With the main GC contenders playing it safe, it was the day for a solo win for Bert Jan Lindeman (Lotto NL-Jumbo), whose third day in a break finally came good when he sprinted away from fellow break-mate Ilia Koshevoy (Lampre-Merida) in the last 200m to take the first high mountain stage of this year’s spicy Vuelta.
It was a sweltering day for the peloton, which meant a six-man break was allowed to get away and clock up some serious time (over 13min) before the big teams decided to start the business of reeling them in. With some hard riding on the front from both Astana and Movistar, it looked a bit touch and go when the break hit the slopes of the final 20km climb with only 5.30sec in hand.
A few big attacks from Jeromé Cousin (Europcar) that only Koshevoy and Lindeman could follow trimmed the six to three. From then on, there was a lot of attacking from Cousin and Koshevoy, with Lindeman grinding back up to each of them as the climb hit the steepest parts. Cousin didn’t have Lady Luck on his side, as he clipped his backwheel and fell with no chance of catching the other two. In the last 200m, Lindeman put in a strong surge that Koshevoy couldn’t follow, winning the first grand tour stage for the LottoNL-Jumbo team.
Further down the mountain, Chris Froome (Team Sky) lost contact with the small chasing peloton and, on hearing this, Fabio Aru (Astana) went off the front like he was shot from a cannon, putting in a spectacular ride to take third on the stage. The red jersey on the back of Esteban Chaves (Orica-GreenEDGE) stayed with the chasing peloton, as did Tom Dumoulin (Giant-Alpecin), keeping them the top two in the GC for another day.
Rider(s) of the stage
I don’t believe that Bert Jan Lindeman could have won that stage without having Jeromé Cousin and Ilia Koshevoy with him in those upper reaches of the climb. While it was Cousin and Koshevoy who did most of the attacking, they gave Lindeman something to aim for when he looked like he was completely on the rivet. With the peloton seemingly docile for much of the climb, these three animated this big summit finish. The unlucky spill taken by Cousin (finishing 4th on the stage) does make one wonder what could have been but it’s always good to see that persistence really does come good. Let’s hope Cousin’s agent gets a few profitable calls from teams wanting to sign the rider for next season.
Three things we noticed
1 The Astana leadership battle is over Or is it? Astana and Movistar were setting a harsh pace on the lower slopes of the climb but it wasn’t until they realised that Froome was having difficulty that Astana really came alive. In the post-stage interview with teammate Mikel Landa, he said: “Aru’s attack was a good move, plan was to keep GC spots and take no risks. I did okay.”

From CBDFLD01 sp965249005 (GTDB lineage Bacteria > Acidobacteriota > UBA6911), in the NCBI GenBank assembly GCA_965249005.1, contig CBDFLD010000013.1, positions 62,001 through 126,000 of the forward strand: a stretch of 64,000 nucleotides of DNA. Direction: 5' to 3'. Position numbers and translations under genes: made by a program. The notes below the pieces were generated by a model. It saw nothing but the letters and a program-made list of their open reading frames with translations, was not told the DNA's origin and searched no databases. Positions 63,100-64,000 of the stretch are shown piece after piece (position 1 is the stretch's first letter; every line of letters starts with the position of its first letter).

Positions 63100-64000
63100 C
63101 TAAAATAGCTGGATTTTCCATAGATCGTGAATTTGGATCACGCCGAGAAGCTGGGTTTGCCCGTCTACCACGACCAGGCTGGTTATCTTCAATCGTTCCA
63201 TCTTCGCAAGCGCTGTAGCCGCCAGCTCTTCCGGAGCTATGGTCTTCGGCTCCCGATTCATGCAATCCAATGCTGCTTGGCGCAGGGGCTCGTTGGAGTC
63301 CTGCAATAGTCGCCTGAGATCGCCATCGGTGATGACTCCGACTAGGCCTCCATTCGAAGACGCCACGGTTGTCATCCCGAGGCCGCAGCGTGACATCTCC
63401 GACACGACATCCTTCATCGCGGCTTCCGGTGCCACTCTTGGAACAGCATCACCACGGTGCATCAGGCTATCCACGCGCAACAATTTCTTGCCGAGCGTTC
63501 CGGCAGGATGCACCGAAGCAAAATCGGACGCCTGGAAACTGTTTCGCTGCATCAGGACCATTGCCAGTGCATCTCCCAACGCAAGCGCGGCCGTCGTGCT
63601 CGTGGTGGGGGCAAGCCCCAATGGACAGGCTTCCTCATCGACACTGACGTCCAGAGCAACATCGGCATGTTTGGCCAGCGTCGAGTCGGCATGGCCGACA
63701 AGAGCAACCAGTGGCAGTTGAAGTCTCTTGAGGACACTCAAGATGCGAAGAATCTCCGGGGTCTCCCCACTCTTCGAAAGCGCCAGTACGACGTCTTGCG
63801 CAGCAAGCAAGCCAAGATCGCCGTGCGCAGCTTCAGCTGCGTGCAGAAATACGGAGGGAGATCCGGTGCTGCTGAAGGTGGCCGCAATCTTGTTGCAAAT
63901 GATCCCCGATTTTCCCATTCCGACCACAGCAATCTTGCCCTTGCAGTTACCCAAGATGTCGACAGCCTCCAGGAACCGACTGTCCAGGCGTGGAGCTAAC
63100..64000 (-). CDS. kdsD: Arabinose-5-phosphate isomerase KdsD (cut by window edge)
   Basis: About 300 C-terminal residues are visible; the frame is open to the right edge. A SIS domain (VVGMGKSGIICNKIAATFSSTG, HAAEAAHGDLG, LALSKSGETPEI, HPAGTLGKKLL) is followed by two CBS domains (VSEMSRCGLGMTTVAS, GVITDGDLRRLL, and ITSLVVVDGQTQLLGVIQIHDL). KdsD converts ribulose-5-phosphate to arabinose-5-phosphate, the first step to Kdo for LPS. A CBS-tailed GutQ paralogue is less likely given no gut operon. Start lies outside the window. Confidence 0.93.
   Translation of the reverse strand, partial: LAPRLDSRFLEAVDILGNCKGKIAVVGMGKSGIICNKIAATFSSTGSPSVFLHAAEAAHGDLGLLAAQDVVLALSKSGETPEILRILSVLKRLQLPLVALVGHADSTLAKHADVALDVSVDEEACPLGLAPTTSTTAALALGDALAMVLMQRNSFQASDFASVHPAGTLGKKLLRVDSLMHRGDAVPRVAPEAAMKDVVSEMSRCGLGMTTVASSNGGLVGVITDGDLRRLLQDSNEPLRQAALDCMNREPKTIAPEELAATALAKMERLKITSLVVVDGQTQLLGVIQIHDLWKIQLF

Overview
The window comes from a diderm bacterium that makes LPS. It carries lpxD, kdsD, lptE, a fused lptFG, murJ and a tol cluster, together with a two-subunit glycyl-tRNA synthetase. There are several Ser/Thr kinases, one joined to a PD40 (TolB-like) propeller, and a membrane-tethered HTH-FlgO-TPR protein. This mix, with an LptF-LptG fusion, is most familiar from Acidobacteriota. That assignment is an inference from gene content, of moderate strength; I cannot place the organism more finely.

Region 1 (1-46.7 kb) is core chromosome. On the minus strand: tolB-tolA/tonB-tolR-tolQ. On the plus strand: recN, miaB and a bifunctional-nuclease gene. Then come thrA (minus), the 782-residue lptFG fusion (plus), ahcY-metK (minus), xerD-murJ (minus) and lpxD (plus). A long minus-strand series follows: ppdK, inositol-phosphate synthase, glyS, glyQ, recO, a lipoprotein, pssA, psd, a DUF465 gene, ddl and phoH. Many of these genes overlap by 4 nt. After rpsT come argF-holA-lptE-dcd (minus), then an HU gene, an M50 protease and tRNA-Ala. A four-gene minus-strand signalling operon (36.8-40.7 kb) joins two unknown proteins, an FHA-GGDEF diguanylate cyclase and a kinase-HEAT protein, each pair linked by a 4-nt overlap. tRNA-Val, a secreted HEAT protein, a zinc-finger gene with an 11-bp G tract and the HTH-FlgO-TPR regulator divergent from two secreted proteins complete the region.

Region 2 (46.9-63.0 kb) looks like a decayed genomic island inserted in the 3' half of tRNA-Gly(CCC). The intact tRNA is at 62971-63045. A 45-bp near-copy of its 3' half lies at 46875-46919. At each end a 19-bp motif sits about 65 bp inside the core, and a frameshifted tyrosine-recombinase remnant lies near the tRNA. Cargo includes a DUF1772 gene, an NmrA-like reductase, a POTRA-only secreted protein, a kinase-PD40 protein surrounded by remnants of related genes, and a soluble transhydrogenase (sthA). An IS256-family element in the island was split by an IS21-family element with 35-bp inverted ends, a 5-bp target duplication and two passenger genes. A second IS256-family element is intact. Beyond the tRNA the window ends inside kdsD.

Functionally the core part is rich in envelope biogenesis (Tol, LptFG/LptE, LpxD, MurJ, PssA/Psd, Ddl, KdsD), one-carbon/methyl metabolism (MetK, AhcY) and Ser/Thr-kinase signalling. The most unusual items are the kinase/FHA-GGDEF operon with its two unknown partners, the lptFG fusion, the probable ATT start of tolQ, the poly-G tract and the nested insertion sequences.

Not sure if it was the heat that drained Landa of all emotion or if he was rueing the fact that he wasn’t able to follow his teammate’s attack, but he didn’t look as happy as he might have during that interview.
2 What if they’re don’t have it? Everyone’s wondering when the GC favourites are going to come out of the blocks and start racing. But today, Aru took time from all his rivals – not in an epic battle but almost because no one could be bothered to chase: Froome was dropped, lost 34sec and dropped out of the top 10; Tejay van Garderen has hardly been visible this week and lost almost a minute; and Nairo Quintana seems happy to stay in the peloton – although he and his co-leader Alejandro Valverde lost the least amount of time at 7sec. Of course it’s early days, they’re a bit fatigued from the Tour, they’re waiting for the big challenges in the next two weeks, etc etc, but what if they don’t have it? We might see riders on the podium we never expected.
3 He’s not letting go of that red jersey! It was another impressive day from Esteban Chaves, riding in the front of the peloton to keep hold of his red jersey (and to take back the green from Peter Sagan, but I doubt that was his intention). Right on his wheel was Tom Dumoulin, ready to pounce if the young Colombian looked to be flagging. But he didn’t flag and he came in 6th on the stage with a group of riders including Dumoulin. Those two aren’t riding like they think they’re just placeholders in this race, they are riding with real verve and ambition. That’s why the Vuelta is so spicy!
1. Bert Jan Lindeman (LottoNL-Jumbo) 05:10:24
2. Ilia Koshevoy (Lampre-Merida) +0:09
3. Fabio Aru (Astana) +0:29
4. Jeromé Cousin (Europcar) +0:34
5. Rafal Majka (Tinkoff-Saxo) +0:36
1. Esteban Chaves (Orica-GreenEDGE) +27:06:13
2. Tom Dumoulin (Giant Alpecin) +0:10
3. Dan Martin (Cannondale-Garmin) +0:33
4. Nico Roche (Team Sky) +0:36
5. Alejandro Valverde (Movistar) +0:49
6. Joaquim Rodriguez (Katusha) +0:56
7. Nairo Quintana (Movistar) +0:57
8. Fabio Aru (Astana) +0:57
9. Dani Moreno (Katusha) +1:18
10. Domenico Pozzovivo (Ag2r La Mondiale) +1:19
Points leader: Esteban Chaves (Orica-GreenEDGE)
King of the Mountains leader: Omar Fraile (Caja Rural)
Combined classification leader: Esteban Chaves (Orica-GreenEDGE)
Team classification leader: Team Sky
Link: Official race website
Header image: © Javier Belver/Vuelta